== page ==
Air Force tests High-Mach engine technology

Air Force tests High-Mach engine technology

Reactions Photo Engines

ARLINGTON, Va. — The Air Force is teaming up with a UK-based aerospace company to test the limits of hypersonic-capable engines.

Reaction Engines and the Air Force Research Laboratory have tested technology to simplify and improve high-Mach engine performance, the company recently announced. The testing was made possible through the Department of Defense’s Overseas Comparative Testing Program.

The tests focused on Reaction Engines’ thermal management technology developed for the Synergetically Breathing Air, or SABER, rocket engine and how it can be adapted for other propulsion uses, said Reaction Engines President Adam Dissel.

SABER uses oxygen from the atmosphere to burn fuel. The engine can allow flight at hypersonic speeds — defined as Mach 5 or more — in part because of a pre-cooling thermal envelope up front, Dissel said.

“This device actually takes the air coming in at the front of the engine and puts it out,” he explained. “It literally takes it in air as hot as lava, 1,800 Fahrenheit, and lowers it to whatever temperature you want…so the engine can be run without melting.”

SABER is then able to extract the energy created from the large heat exchange and use it to further power the engine’s propulsion, he added.

Testing at Reaction Engines’ TF2 high-temperature test site at the Colorado Air and Space Port required the company to triple the amount of air flowing through the engine to simulate high Mach flight conditions, resulting in in turn creates even more energy to use. by the engine, he said. The technology could be used for both high Mach flight and ground applications, he added.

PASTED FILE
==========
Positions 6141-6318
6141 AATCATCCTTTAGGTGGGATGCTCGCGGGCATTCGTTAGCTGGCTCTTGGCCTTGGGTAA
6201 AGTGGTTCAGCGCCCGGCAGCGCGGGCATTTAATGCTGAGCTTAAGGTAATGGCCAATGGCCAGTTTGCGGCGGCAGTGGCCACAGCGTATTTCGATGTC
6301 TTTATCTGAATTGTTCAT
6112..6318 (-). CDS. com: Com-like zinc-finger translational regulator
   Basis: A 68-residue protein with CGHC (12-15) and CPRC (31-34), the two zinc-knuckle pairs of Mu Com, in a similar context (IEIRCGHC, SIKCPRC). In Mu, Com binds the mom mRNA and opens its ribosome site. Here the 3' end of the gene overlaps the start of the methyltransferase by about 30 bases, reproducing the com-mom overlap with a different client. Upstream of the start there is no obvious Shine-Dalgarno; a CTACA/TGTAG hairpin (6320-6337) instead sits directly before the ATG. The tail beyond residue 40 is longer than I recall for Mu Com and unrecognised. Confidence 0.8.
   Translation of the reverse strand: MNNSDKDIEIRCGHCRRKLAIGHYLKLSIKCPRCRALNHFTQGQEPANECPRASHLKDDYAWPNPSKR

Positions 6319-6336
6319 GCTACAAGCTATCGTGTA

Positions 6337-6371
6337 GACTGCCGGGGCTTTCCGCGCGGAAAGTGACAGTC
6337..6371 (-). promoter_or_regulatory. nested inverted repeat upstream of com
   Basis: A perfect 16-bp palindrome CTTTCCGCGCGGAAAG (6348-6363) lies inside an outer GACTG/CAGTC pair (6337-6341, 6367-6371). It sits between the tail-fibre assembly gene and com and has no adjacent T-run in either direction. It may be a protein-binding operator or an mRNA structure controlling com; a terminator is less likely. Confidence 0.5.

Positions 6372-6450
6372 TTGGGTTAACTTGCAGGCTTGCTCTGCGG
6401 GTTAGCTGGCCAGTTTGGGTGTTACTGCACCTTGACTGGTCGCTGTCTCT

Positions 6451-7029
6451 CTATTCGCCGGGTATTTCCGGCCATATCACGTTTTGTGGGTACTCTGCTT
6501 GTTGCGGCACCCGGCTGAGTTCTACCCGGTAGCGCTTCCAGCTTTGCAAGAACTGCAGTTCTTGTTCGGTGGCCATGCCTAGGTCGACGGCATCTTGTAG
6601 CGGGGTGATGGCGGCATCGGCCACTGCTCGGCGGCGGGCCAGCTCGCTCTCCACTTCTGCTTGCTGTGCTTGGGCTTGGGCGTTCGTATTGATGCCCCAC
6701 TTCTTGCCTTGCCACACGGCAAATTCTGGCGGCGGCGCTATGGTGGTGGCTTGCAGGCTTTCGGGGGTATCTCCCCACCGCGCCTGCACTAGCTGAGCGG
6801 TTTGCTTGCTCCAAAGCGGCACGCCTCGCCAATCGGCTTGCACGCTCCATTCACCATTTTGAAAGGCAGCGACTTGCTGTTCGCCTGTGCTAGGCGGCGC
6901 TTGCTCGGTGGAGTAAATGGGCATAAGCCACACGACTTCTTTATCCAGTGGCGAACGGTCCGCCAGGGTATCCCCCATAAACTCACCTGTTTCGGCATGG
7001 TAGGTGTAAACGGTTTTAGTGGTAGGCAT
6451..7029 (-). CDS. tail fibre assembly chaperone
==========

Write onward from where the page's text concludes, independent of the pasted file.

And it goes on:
Reaction Engines partnered with the Defense Advanced Research Projects Agency in 2017 to prove the viability of the pre-cooler in the field. With the new AFRL program, the company is testing whether it can use the pre-cooler to make other engines capable of high Mach flight, Dissel said.

“What we would really like to see…is if we could marry our thermal technology with a jet engine,” he said. “Could we end up with a faster jet engine without having to redesign the entire jet engine?”

Topics: Test and Evaluation, International, Air Force News

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